LLNL conducts R&D into safe and secure CO2 sequestration. LLNL's R&D programme includes predicting the consequences of releases of CO2, simulating subsurface pressure build-up, modelling reactive transport of CO2 in groundwater, monitoring CO2 plumes in subsurface and characterizing and assessing subsurface geology.
Massachusetts Institute of Technology, MIT Energy Initiative (MITEI)
MITEI is home of the Carbon Capture and Sequestration Technologies Program, which conducts research into technologies to capture, utilize, and store CO2 from large stationary sources. The core of the program is the Carbon Sequestration Initiative (CSI), an industrial consortium formed to investigate carbon capture and storage technologies.
Active internal collaborations also include oxy-combustion (Mech. Eng.) sorbents for CO2 capture (Chem. Eng.), geologic storage modelling (Civil and Env. Eng.).
NCCC focuses national efforts on reducing greenhouse gas emissions through technological innovation and serves as a neutral test centre for emerging carbon capture technologies. This includes technology development related to pre-combustion and post-combustion capture and oxy-fuel firing.
NETL is part of DOE's national laboratory system. NETL's Carbon Capture R&D Program is a cost-shared collaboration between government and industry and consists of two core research technology areas: post-combustion capture and pre-combustion capture. The program also supports related CO2 compression efforts. NETL manages a portfolio of laboratory and field R&D focused on CO2 storage technologies. NETL also co-ordinates the Carbon Capture Simulation Initiative (CCSI), a partnership among national laboratories, industry, and academic institutions that is developing computational modelling and simulation tools to accelerate the commercialization of carbon capture technologies. DOE (NETL) is also partnering with several international organizations operating throughout the world to advance research in carbon storage. Participation in global collaborations include the CSLF, the US China Clean Energy Research Center (CERC), and the North American Carbon Storage Atlas Partnership (NACAP).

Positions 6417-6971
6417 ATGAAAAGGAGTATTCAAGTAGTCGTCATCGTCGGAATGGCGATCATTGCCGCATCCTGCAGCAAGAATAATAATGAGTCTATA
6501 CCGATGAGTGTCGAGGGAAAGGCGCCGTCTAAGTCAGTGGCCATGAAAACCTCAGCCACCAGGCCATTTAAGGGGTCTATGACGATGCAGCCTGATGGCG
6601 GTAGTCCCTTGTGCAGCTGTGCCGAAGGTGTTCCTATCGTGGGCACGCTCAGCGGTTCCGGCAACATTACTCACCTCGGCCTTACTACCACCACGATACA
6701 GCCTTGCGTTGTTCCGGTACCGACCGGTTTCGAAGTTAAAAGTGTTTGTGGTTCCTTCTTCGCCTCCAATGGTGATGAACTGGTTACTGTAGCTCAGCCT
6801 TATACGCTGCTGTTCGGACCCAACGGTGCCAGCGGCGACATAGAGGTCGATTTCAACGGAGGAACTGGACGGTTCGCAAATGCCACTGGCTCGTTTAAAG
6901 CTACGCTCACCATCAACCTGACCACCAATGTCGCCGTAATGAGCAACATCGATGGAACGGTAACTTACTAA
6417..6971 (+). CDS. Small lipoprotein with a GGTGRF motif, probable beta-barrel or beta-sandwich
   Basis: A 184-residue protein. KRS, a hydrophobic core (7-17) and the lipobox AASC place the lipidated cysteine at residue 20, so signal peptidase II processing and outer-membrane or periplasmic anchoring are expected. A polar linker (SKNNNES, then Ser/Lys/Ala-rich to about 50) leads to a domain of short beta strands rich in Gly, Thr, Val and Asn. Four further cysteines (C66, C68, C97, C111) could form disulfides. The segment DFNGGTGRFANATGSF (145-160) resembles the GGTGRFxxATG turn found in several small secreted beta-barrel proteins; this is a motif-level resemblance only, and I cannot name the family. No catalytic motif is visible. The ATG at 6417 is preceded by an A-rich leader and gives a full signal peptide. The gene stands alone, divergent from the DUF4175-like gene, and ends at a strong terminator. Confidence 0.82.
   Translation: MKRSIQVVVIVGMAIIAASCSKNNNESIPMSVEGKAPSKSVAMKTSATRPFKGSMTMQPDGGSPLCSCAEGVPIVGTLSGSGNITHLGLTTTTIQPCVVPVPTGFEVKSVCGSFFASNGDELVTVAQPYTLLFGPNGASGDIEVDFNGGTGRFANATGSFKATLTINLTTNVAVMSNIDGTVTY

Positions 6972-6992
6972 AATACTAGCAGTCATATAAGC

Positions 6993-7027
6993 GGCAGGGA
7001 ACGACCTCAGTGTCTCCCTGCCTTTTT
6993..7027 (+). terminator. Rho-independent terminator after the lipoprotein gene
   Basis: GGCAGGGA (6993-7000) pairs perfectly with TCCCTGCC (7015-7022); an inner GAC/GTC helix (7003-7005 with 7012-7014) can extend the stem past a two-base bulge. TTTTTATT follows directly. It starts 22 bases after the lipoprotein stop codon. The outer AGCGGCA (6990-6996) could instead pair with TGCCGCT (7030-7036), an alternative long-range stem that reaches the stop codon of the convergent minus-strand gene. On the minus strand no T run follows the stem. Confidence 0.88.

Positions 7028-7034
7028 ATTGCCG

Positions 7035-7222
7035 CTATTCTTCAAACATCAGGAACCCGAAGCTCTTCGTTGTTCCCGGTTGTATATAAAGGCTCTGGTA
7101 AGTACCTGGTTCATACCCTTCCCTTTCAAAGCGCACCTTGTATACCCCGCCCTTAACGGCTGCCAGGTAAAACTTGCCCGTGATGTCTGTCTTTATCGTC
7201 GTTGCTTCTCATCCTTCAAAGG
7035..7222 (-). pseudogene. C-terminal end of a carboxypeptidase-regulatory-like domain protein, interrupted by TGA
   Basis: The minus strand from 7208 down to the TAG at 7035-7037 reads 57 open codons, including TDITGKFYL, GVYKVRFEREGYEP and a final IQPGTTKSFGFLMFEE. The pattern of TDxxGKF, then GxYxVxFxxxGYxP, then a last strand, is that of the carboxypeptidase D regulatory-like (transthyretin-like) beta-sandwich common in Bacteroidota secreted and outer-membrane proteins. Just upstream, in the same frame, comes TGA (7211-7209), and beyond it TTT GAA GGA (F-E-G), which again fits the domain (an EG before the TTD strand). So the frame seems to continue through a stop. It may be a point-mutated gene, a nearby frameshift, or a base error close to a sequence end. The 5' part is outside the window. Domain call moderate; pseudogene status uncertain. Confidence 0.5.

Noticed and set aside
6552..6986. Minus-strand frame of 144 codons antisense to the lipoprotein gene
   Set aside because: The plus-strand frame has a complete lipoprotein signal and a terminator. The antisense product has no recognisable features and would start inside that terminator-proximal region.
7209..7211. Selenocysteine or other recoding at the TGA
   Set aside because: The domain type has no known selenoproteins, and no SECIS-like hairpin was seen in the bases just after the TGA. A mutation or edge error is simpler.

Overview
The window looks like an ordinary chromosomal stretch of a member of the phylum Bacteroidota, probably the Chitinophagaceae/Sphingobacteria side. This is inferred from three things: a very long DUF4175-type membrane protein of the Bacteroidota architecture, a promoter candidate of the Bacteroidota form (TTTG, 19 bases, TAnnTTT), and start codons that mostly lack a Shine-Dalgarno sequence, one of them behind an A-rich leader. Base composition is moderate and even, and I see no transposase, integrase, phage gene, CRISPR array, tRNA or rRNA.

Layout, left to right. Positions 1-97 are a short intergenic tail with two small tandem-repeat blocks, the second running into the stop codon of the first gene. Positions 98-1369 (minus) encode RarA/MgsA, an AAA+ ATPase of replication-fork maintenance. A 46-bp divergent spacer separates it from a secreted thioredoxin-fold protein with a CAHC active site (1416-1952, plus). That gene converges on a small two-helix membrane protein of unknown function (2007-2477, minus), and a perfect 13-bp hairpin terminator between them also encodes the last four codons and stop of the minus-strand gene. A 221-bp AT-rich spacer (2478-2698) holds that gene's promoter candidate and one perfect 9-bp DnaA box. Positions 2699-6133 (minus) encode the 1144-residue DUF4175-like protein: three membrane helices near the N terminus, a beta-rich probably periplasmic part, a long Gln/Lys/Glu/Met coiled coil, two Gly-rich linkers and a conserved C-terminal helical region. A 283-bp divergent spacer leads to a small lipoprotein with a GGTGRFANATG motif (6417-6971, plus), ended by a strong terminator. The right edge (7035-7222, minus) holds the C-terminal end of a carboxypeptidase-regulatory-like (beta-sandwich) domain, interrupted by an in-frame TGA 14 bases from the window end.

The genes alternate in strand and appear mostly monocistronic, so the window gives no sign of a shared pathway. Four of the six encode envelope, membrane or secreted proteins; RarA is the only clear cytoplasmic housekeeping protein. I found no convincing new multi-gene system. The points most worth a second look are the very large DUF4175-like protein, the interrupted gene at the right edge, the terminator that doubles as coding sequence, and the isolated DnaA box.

PRCI is a community of the world's leading pipeline companies, and the vendors, service providers, equipment manufacturers, and other organizations supporting the energy industry.
In 2003, the USDDOE awarded cooperative agreements to RCSPs tasked to determine the best geologic and terrestrial storage approaches and apply technologies to safely and permanently store CO2 for their specific regions. The RCSPs are public/private partnerships and include representatives from state and local agencies, regional universities, national laboratories, non-government organizations, foreign government agencies, engineering and research firms, electric utilities, oil and gas companies, and other industrial partners. The members are: Big Sky Carbon Sequestration Partnership (Big Sky); Midwest Geological Sequestration Forum (MGSC); Midwest Regional Carbon Sequestration Partnership (MRCSP); Southeast Regional Carbon Sequestration Partnership (SECARB); Southwest Regional Partnership on Carbon Sequestration (SWP); and Western Coast Regional Carbon Sequestration Partnership (WESTCARB) and Plains CO2 Reduction Partnership (PCOR).
SC's CCS RD&D programme includes two notable operating demonstration-scale CCS projects. In 2009, SC was awarded funds by the USDoE towards retrofitting a 25MW slipstream carbon capture facility at Alabama Power's Plant Barry power plant, the largest in the world to be connected to a pulverized coal-fired generating plant. The demonstration project has been operating since 2011, and, the following year, injection began at the Citronelle oilfield 12 miles to the west of the plant. The CO2 storage plan is part of USDoE's Southeast Regional Carbon Sequestration Partnership (SECARB – see below). SC's Kemper County Project is an IGCC power plant that will be owned and operated by Mississippi Power Company, a subsidiary of SC and part of. The plant is expected to have an estimated peak net output of 583MW, and includes pre-combustion capture to capture 65% of the total CO emissions released from the plant. The CO2 will be transported via pipeline and used for onshore enhanced oil recovery (EOR). Commercial operation of the Kemper County Project is expected to begin in 2014, according to Southern Company.